Protestants - following Luther - cite 1 Peter 2:5,9 (see also Revelation 1:6) in order to prove that all Christians are priests. But this doesn't exclude a specially-ordained, sacramental priesthood, since St. Peter was reflecting the language of Exodus 19:6, where the Jews were described in this fashion. Since the Jews had a separate Levitical priesthood, by analogy 1 Peter 2:9 cannot logically exclude a New Testament ordained priesthood. These texts are concerned with priestly holiness, as opposed to priestly function. The universal sense, for instance, never refers to the Eucharist or sacraments. Every Christian is a priest in terms of offering the sacrifices of prayer (Hebrews 13:15), almsgiving (Hebrews 13:16), and faith in
Jesus (Philippians 2:17).
Bishops (episkopos) possess all the powers, duties, and jurisdiction of priests, with the following important additional responsibilities:
1) Jurisdiction over Priests and
2) Special Responsibility to Defend the Faith: Acts 20:28-31, 2 Timothy 4:1-5, Titus 1:9-10, 2 Peter 3:15-16.
3) Power to Rebuke False Doctrine and Excommunicate: Acts 8:14-24, 1 Corinthians 16:22, 1 Timothy 5:20, 2 Timothy 4:2, Titus 1:10-11.
4) Power to Bestow Confirmation (the Receiving of the Indwelling Holy Spirit): Acts 8:14-17, 19:5-6.
5) Management of Church Finances: 1 Timothy 3:3-4, 1 Peter 5:2.
In the Septuagint (the Greek translation of the Old Testament), episkopos is used for overseer in various senses, for example: officers (Judges 9:28, Isaiah 60:17), supervisors of funds (2 Chronicles 34:12,17), overseers of priests and Levites (Nehemiah 11:9, 2 Kings 11:18), and of temple and tabernacle functions (Numbers 4:16). God is called episkopos at Job 20:29, referring to His role as Judge, and Christ is anepiskopos in 1 Peter 2:25 (RSV: "Shepherd and Guardian of your souls").
The Council of Jerusalem (Acts 15:1-29) bears witness to a definite hierarchical, episcopal structure of government in the early Church. St. Peter, the chief elder (the office of pope) of the entire Church (1 Peter 5:1; cf. John 21:15-17), presided and issued the authoritative pronouncement (15:7-11). Then James, bishop of
Much historical and patristic evidence also exists for the bishopric of St. Peter at
One may concede all the foregoing as true, yet deny apostolic succession, whereby these offices are passed down, or handed down, through the generations and centuries, much like Sacred Tradition. But this belief of the Catholic Church (along with Eastern Orthodoxy and Anglicanism) is also grounded in Scripture:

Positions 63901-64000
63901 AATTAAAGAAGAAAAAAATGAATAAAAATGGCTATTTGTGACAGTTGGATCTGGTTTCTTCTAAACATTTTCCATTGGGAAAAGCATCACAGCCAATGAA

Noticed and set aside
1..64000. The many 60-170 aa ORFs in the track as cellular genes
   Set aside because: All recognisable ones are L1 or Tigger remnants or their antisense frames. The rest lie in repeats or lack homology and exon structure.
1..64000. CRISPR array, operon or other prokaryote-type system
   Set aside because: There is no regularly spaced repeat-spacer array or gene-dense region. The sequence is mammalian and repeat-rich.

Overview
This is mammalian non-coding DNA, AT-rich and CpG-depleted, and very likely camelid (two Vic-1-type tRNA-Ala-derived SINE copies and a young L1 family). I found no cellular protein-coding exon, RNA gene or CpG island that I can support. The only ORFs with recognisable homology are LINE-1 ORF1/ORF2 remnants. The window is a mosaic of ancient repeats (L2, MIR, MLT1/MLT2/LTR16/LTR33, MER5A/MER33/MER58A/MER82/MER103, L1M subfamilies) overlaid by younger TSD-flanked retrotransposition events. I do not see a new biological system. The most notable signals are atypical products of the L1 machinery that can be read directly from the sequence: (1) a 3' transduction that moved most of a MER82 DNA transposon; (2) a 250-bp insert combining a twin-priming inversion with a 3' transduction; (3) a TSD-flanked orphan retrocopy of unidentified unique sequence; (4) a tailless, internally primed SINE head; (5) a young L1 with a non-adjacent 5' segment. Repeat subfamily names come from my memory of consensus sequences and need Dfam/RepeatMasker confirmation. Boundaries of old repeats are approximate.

If the Apostles are bishops, and one of them was replaced by another, after the death, Resurrection, and Ascension of Christ, then we have an explicit example of apostolic succession in the Bible, taking place before 35 A.D. In like fashion,
All of this biblical data is harmonious with the ecclesiological views of the Catholic Church. There has been some development over the centuries, but in all essentials, the biblical Church and clergy and the Catholic Church and clergy are one and the same.
The historical evidence of the earliest Christians after the Apostles and the Church Fathers is quite compelling as well: there exists virtually unanimous consent as to the episcopal, hierarchical, visible nature of the Church, which proceeds authoritatively down through history by virtue of Apostolic Succession.
St. Clement, bishop of Rome (d.c.101), teaches apostolic succession, around 80 A.D. (Epistle to Corinthians, 42:4-5, 44:1-3), and St. Irenaeus is a very strong witness to, and advocate of this tradition in the last two decades of the 2nd century (Against Heresies, 3:3:1,4, 4:26:2, 5:20:1, 33:8). Eusebius, the first historian of the Church, in his History of the Church, c.325, begins by saying that one of the "chief matters" to be dealt with in his work is "the lines of succession from the holy apostles . . ." (tr. G.A. Williamson, Baltimore: Penguin Books, 1965, 31).
With regard to the threefold ministry of bishop, priest (elder/presbyteros), and deacon, St. Ignatius, bishop of Antioch, offers remarkable testimony, around 110 (Letter to the Magnesians, 2, 6:1, 13:1-2, Letter to the Trallians, 2:1-3, 3:1-2, 7:2, Letter to the Philadelphians, 7:1-2,Letter to the Smyrnaeans, 8:1-2 - the last also being the first reference to the "Catholic Church"). St. Clement of
Even John Calvin, contrary to many of his later followers, taught that the Church was visible and a "Mother" (Institutes of the Christian Religion, IV,1,1; IV,1,4; IV,1,13-14), the wrongness of sectarianism and schism (IV,1,5; IV,1,10-15), and that the Church includes sinners and "hypocrites" (IV,1,7; IV,1,13-15 - he cites Matthew 13:24-30,47-58). His difference with Catholics here is that he defines the visible Church as his own Reformed Church.